Monday, September 18, 2006

La Chacra

A few days ago I went with a friend to her work site in an area of the city known as La Chacra (translated as The Farm). On the outskirts of San Salvador, la Chacra epitomizes urban poverty with the community dangling onto the side of a mountain. The homes within la Chacra are small and close together. Some homes are cement, while others are made of scrap metal. The people who live in this area are beyond poor and have been forced to live here through the years due to the changing economic situation brought on by neoliberal politics and globalization. The crippling poverty coupled with the changing family model (brought on by the rapid migration of Salvadorans) and the elevated influence of gangs, la Chacra is also plagued as one of the most violent places of the city.

As if poverty was not violent enough, the people of La Chacra face the terror of armed violence, rampant drug use, domestic violence and a slew of other text book cases of the ills of society.

My time in La Chacra last week was to visit the Fe y Alegria schools (a Latin American model of schools founded by the Jesuits in 1969). I have visited other Fe y Alegria schools in Guatemala, and to experience this type of community in El Salvador was a real treat. I enjoyed the time with the children which was a change from my usual day in front of a computer. And by the afternoon, we were able to sit down with the parish priest for a little lunch.

Just as we were finishing the meal blessing, repetitive shots demanded out attention. Different from the usual fireworks that go off every now and then, these shots were deliberate and distinct. As Padre Luis made the sign of the cross, praying that no one died, our group felt a certain fear knowing the shots were only about a block away.

We decided not to leave the house for the rest of the afternoon and skip the planned house visits that we were going to go on. Instead, we rested, and waited for news to arrive throughout the afternoon. As I learned, this kind of lunchtime violence is almost daily in La Chacra. On this particular day, it was a drug deal gone wrong. A man about 25 years old tried to escape down the river bank and was shot and killed. We heard the police sirens about 45 minutes after the shots and I am not sure that this particular murder made it to the media.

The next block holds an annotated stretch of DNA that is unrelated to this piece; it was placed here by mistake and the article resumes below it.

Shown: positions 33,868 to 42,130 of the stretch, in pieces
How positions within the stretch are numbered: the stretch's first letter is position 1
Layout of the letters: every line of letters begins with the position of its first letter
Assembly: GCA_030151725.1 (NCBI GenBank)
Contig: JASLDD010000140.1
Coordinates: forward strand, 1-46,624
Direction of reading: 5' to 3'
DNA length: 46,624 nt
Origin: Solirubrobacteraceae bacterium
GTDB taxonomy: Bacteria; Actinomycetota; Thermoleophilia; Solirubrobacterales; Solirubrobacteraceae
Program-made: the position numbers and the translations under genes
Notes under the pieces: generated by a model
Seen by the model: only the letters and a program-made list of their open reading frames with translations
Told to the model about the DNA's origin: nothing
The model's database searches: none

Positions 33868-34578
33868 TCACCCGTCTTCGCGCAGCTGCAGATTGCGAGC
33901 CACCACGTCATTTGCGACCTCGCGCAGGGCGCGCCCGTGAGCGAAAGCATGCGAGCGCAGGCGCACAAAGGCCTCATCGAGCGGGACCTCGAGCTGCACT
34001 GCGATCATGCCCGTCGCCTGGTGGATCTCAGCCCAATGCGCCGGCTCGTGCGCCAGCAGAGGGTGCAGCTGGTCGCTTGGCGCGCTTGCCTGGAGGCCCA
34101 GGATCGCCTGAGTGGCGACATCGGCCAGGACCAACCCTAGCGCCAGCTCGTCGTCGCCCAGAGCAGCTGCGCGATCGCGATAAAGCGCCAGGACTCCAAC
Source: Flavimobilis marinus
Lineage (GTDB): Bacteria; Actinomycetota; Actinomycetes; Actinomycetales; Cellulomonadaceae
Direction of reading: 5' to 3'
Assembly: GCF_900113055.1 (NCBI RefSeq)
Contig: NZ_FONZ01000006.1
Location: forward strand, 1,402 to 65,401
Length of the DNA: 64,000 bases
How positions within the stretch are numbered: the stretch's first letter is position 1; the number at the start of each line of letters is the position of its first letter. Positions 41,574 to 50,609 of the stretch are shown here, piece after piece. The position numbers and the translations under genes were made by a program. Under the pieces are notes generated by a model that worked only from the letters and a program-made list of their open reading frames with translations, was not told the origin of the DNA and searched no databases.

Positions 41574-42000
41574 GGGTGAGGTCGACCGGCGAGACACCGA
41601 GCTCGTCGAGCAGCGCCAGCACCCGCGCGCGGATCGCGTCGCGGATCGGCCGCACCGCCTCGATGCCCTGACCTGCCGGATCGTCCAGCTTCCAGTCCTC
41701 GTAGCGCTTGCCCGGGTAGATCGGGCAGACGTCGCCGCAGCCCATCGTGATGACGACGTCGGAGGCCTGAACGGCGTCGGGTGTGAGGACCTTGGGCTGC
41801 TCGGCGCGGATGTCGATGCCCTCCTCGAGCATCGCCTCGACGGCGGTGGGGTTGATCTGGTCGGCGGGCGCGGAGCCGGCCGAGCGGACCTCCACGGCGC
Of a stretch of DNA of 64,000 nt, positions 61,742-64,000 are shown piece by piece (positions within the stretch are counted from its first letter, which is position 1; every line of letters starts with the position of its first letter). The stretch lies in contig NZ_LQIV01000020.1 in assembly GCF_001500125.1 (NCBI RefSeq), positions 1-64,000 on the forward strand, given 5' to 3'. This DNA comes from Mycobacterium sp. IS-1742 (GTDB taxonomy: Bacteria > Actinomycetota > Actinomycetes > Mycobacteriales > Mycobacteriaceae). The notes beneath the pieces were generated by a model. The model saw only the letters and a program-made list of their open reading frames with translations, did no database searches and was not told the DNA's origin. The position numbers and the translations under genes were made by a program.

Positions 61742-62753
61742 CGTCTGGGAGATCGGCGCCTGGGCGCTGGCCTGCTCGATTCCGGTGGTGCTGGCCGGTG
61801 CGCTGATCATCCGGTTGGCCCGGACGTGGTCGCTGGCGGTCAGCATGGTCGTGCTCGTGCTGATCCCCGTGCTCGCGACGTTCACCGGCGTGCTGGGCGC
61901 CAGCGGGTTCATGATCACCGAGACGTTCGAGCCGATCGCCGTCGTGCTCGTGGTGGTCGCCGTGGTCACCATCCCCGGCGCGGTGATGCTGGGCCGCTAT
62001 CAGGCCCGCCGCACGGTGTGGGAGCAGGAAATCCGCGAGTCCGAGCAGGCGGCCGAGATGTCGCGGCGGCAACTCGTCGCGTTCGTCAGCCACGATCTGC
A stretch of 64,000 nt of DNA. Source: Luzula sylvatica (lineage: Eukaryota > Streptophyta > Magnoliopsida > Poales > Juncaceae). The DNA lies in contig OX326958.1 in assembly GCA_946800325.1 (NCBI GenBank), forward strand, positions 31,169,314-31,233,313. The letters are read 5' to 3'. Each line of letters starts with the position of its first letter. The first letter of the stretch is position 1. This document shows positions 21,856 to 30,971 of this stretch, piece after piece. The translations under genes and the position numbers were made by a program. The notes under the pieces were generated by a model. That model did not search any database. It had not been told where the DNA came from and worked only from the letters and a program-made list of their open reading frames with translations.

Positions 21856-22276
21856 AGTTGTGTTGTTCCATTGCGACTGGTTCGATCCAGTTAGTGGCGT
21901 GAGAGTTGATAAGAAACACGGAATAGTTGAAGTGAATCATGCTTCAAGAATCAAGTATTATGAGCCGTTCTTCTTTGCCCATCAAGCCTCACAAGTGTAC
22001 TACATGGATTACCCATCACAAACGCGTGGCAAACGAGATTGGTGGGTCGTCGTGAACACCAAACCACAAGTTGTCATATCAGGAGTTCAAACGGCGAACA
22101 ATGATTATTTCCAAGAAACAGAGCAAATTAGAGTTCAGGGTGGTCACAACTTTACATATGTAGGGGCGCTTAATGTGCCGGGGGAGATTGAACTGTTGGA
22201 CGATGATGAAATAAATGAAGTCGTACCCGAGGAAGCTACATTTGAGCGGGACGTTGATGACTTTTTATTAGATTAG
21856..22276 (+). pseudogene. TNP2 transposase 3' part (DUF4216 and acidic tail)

The truth is, rarely does all the violence in the city make it to the media. This kind of thing happens almost everyday in La Chacra and places just like it. It’s the poor who suffer the most and it is the poor who are killed. If you want to talk about the Crucified Christ, go to La Chacra.

Wednesday, September 06, 2006

Dónde Están?

There are family members of those left behind. Their loved ones tried to go to the US through Mexico to find a job and now they have dissapeared or they have died during their time of transit. In the organization I work with, CARECEN International, we help look for those individuals who have died or dissapeared, but the process is not easy.

Today was the first march of COFAMIDE (Committee of Family Members of people who have died or dissappeared or died). Today, we marched to the Mexican Embassy to demand that they help us build a database that looks for migrants who have been found in Mexico. Tomorrow we are going to the Salvadoran government to demand that they finance and maintain this database.

As 700 Salvadorans leave their country every single day to find better opportunities in the US, our work is cut out for us. With the help of COFAMIDE, we will keep looking for people, but this time there are specific stories behind every request.

Today, some members of COFAMIDE could not come to the march because it´s too difficult. It´s too difficult to talk about the poverty that drove someone they love to look for opportunities in other countries. And its too difficult to imagine that thier loved ones have died. In Solidarity they were with us today as I hope you were as well.